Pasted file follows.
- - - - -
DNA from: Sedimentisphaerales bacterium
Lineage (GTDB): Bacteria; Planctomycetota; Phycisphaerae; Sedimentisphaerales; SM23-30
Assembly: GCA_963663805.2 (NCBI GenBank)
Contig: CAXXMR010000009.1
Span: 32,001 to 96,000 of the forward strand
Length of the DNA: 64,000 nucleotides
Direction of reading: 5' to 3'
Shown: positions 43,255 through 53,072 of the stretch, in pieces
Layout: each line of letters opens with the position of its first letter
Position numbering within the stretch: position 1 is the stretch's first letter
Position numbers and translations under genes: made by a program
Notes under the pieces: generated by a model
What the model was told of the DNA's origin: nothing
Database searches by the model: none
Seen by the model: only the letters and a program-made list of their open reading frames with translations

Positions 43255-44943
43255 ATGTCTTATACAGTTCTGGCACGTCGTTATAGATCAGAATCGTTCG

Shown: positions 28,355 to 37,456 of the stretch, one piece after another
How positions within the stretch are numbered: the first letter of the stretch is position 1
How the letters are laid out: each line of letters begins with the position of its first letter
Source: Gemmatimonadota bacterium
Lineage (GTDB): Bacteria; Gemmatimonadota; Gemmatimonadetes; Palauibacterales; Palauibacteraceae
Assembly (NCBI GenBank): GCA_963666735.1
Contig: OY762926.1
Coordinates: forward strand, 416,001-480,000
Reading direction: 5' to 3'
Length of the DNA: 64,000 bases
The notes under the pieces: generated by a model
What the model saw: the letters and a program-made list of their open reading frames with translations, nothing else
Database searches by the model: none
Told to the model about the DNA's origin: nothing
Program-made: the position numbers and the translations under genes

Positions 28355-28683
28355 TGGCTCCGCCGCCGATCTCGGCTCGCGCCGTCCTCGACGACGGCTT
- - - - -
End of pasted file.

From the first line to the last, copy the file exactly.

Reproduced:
DNA from: Sedimentisphaerales bacterium
Lineage (GTDB): Bacteria; Planctomycetota; Phycisphaerae; Sedimentisphaerales; SM23-30
Assembly: GCA_963663805.2 (NCBI GenBank)
Contig: CAXXMR010000009.1
Span: 32,001 to 96,000 of the forward strand
Length of the DNA: 64,000 nucleotides
Direction of reading: 5' to 3'
Shown: positions 43,255 through 53,072 of the stretch, in pieces
Layout: each line of letters opens with the position of its first letter
Position numbering within the stretch: position 1 is the stretch's first letter
Position numbers and translations under genes: made by a program
Notes under the pieces: generated by a model
What the model was told of the DNA's origin: nothing
Database searches by the model: none
Seen by the model: only the letters and a program-made list of their open reading frames with translations

Positions 43255-44943
43255 ATGTCTTATACAGTTCTGGCACGTCGTTATAGATCAGAATCGTTCG

Shown: positions 28,355 to 37,456 of the stretch, one piece after another
How positions within the stretch are numbered: the first letter of the stretch is position 1
How the letters are laid out: each line of letters begins with the position of its first letter
Source: Gemmatimonadota bacterium
Lineage (GTDB): Bacteria; Gemmatimonadota; Gemmatimonadetes; Palauibacterales; Palauibacteraceae
Assembly (NCBI GenBank): GCA_963666735.1
Contig: OY762926.1
Coordinates: forward strand, 416,001-480,000
Reading direction: 5' to 3'
Length of the DNA: 64,000 bases
The notes under the pieces: generated by a model
What the model saw: the letters and a program-made list of their open reading frames with translations, nothing else
Database searches by the model: none
Told to the model about the DNA's origin: nothing
Program-made: the position numbers and the translations under genes

Positions 28355-28683
28355 TGGCTCCGCCGCCGATCTCGGCTCGCGCCGTCCTCGACGACGGCTT